I like the retail box that the MX440 came in; the graphics are stylish and the back has a cutout that lets you look at the actual card. I think that’s cool (but then, I’m easily amused). The MX440 is available in two versions: one has DVI (digital flat panel out) and the one without, which is the one I tested. Be sure to check the box closely and make sure you’re buying the correct version. The MX420 came in plain cardboard box, because the retail packaging is not yet available; the card is that new. Both came with 4 CDs: A driver disk, PowerDVD, and trial versions of two games: GUNLOK and dronez. That’s a decent bundle. The MX420 came with an S-Video cable (to hook the card up to a TV); the MX440 manual indicated that the (omitted) S-Video cable should have been included, so be sure to double-check your box before leaving the store.
Let’s take a look at the MX440 first.
The XFX GeForce4 MX440 is a well made, quality card. It retails for $129. The heat sink handles the job of cooling the card well and there’s absolutely no fan noise (of course). However, if you’re planning to overclock, you should definitely add a fan or some other cooling system to this card. As far as speed is concerned this card is neck-and-neck with my GeForce3 (reference card). The card I reviewed did not have DVI output (for digital flat-panel displays); if this is important to you, another MX440 model is available with the DVI output option.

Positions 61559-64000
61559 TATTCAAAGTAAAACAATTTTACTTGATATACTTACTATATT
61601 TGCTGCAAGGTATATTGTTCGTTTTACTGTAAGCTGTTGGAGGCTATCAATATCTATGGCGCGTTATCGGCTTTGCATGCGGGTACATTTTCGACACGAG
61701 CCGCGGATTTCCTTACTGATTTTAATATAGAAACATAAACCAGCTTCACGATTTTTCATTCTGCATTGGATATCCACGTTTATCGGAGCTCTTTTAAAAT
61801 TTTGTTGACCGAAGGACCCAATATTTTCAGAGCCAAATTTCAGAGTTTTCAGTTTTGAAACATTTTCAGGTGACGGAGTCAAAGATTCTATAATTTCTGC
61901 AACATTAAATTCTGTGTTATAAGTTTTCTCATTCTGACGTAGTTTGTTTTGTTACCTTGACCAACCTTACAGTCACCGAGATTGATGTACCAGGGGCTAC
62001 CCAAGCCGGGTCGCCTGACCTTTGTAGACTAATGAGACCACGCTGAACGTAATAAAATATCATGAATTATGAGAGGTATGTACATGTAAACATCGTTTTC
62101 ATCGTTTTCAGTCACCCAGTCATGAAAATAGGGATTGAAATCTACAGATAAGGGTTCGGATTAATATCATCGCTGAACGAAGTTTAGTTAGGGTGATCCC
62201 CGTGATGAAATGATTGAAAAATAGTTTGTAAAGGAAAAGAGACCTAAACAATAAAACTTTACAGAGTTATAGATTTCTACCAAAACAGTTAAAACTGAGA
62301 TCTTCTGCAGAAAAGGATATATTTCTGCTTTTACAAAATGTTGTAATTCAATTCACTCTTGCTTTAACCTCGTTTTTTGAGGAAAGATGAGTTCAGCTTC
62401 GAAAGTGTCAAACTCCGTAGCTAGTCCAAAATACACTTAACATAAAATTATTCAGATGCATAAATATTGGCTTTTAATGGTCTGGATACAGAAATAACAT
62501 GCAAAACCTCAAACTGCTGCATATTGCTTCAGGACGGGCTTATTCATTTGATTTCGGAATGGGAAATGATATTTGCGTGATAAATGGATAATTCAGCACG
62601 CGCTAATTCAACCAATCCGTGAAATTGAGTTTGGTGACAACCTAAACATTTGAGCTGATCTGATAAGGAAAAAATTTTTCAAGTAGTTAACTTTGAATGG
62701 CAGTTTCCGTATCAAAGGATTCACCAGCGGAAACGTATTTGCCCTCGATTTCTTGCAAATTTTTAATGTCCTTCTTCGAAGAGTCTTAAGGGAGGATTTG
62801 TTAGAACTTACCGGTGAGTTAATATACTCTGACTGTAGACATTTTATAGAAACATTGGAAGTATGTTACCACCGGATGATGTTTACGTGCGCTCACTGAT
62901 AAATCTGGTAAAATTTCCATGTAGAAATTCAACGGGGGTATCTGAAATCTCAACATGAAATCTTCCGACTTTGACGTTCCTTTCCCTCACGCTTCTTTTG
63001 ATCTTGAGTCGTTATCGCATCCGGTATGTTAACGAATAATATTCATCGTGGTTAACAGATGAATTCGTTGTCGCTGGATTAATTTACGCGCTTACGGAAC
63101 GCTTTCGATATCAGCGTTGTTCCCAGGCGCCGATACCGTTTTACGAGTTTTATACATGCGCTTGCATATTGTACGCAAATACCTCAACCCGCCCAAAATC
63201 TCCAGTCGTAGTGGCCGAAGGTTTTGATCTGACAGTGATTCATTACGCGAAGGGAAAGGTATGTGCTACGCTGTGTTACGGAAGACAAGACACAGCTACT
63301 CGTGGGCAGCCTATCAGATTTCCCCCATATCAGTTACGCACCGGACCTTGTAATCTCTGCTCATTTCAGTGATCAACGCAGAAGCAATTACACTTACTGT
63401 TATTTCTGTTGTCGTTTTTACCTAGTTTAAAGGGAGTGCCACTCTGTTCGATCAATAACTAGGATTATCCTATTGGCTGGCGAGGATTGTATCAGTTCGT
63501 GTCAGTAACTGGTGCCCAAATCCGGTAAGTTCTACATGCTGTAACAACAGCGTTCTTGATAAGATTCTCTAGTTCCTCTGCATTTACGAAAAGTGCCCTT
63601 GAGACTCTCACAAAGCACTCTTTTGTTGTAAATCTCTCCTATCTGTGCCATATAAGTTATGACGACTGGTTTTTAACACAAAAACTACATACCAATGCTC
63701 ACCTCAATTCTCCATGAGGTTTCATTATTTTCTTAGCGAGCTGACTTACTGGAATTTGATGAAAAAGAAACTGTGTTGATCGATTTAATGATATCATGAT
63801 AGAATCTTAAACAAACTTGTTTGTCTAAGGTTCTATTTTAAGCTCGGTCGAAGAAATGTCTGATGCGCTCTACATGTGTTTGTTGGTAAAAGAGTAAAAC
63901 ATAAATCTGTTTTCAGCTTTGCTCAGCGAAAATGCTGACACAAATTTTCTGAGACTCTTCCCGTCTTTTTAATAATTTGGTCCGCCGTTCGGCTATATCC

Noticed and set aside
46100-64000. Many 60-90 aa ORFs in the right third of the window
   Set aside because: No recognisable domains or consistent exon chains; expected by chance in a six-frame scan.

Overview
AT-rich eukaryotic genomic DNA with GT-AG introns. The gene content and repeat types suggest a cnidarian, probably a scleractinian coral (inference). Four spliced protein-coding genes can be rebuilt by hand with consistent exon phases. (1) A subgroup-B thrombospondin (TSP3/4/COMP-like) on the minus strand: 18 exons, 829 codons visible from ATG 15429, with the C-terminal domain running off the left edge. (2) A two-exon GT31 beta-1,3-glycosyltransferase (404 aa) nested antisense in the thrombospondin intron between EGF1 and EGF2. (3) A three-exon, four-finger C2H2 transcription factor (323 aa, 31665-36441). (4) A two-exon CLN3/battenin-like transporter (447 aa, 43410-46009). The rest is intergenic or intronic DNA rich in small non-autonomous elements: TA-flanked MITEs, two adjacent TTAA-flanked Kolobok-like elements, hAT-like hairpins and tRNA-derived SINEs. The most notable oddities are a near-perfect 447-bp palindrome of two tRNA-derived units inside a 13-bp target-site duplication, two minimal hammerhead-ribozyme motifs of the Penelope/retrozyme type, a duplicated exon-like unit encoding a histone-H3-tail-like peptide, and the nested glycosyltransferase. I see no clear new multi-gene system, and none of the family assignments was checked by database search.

The circuit board is colored, which is the fashion these days. It’s a very dark PINE green (of course). This card is an excellent choice for a business computer and lists for $129.99 US. The 2D Windows display is great; a bit better than my NVIDIA reference GeForce3.
Now let’s examine the MX420.
For a card that retails for $99, this is a heck of a bargain. It even has nicer-looking TV out than its more expensive sibling above, although the VGA output is not quite as crisp. It’s clear that this card is a budget item: The card is smaller, the memory interface is only 64 bits wide, and the heatsink is very basic (but it cools this less-demanding card just fine).